Committee on Science and Technology
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Op-Eds :: April 21, 2006

Look Beyond Bush's Rhetoric on Tech to Find Dismal Record [Honda]

Published in the San Jose Mercury News

By MIKE HONDA

President Bush is asleep at the wheel on the information superhighway.

As a candidate, he campaigned in Silicon Valley paying lip service to the importance of technological innovation.

His policy record since has been a triumph of rhetoric over substance, failing to appreciate and support the values that make this area the global high-tech capital.

Silicon Valley is one of the most dynamic regions of the world because we understand the power of investment. Area firms leverage government-funded research and venture capital to develop exciting new technologies.  We invest in quality educational opportunities for our highly skilled workforce and our children.

When Mr. Bush returns today to Silicon Valley, he will tout his American Competitiveness Initiative unveiled in the 2006 State of the Union address.  It is high time for Federal leadership in science and technology, but I am concerned that we are in for more empty promises.

As with many components of the President's initiative, its promises regarding K-12 education appear impressive on the surface, seeking as they do to invest nearly $400 million in math, science and technological programs for America's school children.

Scratch the surface of the sales pitch, however, and the veneer quickly chips away.  That investment is entirely offset - by several orders of magnitude - as a result of $2.1 billion in Republican cuts to the Department of Education budget.

The President's shell game, embraced by Congressional Republicans, helps fund tax cuts to the wealthiest Americans even as 64 percent of our fourth-graders and 70 percent of eighth-graders - our potential next generation of scientists and technology entrepreneurs - test below math proficiency levels.

And the harm caused by such Republican technology policies doesn't stop with education.  Featured prominently in Governor George W. Bush's 2000 Silicon Valley fundraising tour was a commitment to making the research and development (R&D) tax credit permanent.

Six years on, the President has yet to fulfill this promise to the dismay of area technology entrepreneurs who, for every government dollar invested in the tax credit, are able to put $15 into new product R&D.  Without the assurance of permanent R&D tax benefits, however, they are understandably loath to make risky and expensive long-term investments despite the potential they might hold.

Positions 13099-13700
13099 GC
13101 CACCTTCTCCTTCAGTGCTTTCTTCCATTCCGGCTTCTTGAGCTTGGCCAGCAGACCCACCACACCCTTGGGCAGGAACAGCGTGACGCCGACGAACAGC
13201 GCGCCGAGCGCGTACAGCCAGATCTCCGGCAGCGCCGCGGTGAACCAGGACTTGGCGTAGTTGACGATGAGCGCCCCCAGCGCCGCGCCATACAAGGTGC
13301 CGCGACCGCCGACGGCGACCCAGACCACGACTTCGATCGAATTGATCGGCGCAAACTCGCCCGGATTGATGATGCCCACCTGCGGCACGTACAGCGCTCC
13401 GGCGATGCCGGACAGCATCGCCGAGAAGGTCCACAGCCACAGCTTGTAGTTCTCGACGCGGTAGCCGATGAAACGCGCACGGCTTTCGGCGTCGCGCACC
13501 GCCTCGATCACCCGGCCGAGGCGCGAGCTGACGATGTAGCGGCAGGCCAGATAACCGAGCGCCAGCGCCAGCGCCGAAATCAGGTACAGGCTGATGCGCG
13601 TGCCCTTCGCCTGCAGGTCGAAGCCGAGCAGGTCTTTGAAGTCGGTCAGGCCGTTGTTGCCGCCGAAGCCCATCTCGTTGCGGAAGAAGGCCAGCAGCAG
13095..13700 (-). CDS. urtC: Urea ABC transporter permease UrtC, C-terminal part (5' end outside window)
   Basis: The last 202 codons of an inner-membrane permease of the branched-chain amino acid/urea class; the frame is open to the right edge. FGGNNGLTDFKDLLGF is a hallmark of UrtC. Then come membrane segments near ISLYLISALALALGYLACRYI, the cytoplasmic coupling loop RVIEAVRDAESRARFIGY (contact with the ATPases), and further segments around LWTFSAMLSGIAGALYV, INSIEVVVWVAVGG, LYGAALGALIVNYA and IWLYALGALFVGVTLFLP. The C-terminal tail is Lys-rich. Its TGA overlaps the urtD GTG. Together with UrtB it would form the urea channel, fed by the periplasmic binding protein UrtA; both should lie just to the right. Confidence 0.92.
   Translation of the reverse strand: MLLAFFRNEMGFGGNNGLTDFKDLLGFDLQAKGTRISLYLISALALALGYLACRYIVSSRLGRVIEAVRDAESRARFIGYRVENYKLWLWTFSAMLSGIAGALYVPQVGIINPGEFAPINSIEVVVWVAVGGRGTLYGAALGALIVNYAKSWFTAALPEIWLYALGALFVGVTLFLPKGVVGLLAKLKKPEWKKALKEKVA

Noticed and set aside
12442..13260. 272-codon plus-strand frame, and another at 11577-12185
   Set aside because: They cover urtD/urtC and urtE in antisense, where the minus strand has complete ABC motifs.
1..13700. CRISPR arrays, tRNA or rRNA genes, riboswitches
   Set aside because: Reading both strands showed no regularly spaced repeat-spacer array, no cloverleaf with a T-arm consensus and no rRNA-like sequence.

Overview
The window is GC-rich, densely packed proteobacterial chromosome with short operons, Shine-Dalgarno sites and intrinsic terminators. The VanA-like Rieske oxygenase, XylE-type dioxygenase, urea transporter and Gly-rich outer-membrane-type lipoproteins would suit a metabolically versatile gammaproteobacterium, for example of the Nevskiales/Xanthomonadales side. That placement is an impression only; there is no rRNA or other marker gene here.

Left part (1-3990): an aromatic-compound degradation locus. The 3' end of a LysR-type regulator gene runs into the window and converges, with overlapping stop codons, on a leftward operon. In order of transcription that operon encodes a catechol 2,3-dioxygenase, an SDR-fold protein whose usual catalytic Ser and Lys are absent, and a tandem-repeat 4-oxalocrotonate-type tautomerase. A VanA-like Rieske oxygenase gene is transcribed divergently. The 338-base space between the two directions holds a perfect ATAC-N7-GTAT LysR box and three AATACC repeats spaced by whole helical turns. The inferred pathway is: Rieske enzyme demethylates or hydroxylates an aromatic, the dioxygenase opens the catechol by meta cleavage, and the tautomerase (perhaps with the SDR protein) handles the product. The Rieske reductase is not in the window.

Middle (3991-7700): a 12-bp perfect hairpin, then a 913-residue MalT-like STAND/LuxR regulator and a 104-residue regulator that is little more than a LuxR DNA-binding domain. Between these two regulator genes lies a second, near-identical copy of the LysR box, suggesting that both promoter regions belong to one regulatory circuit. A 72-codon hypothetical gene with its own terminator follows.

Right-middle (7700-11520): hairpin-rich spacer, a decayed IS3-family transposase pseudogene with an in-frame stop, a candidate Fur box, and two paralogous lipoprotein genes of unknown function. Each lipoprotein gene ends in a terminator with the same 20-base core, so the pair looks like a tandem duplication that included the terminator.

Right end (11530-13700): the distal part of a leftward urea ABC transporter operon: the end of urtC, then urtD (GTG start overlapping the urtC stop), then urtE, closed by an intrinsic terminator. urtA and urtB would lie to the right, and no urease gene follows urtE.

And despite Congress' promise to double National Science Foundation (NSF) funding, we are today $5.8 billion shy of that goal.  The President's current budget for this institution so central to fostering our innovative capacity actually cuts $105 million before the 2004 level and is $2.9 billion short of the authorization.

Equally telling is the President's approach to one of the most important economic, educational and social drivers of our times: broadband deployment.

Despite election-year promises to provide affordable high-speed Internet service to every American, the President quite simply has no broadband policy to speak of.  While other countries have made great strides on this front, since Mr. Bush's election in 2000 the United States has fallen from fourth to 12th in global broadband penetration.

As a former high school teacher and principal now representing America's high-technology center in Congress, I am deeply concerned that our children and entrepreneurs are being shortchanged and that, as a result, the United States may lose its edge in the global technology race.

For this reason, I have joined with my Democratic House colleagues to develop an Innovation Agenda, a commitment to competitiveness to keep America No. 1.

Along with high-technology, venture capital, academic, biotech and telecommunications leaders, we have committed ourselves to guaranteeing affordable broadband access for all Americans, achieving energy independence in 10 years, educating 100,000 new scientists, engineers and mathematicians in the next four years and placing a highly qualified teacher in every math and science K-12 classroom.

To achieve these ambitious, crucial results, Democrats will double overall NSF funding and modernize and permanently extend a globally competitive R&D tax credit to increase domestic investment, among other efforts.

The nation has long looked to Silicon Valley for inspiration and leadership.  Democrats have offered an Innovation Agenda that is worthy of the region's achievements and future potential.  I only wish the President could do likewise.

No less than our nation's future is at stake.  We cannot afford to squander more precious time.


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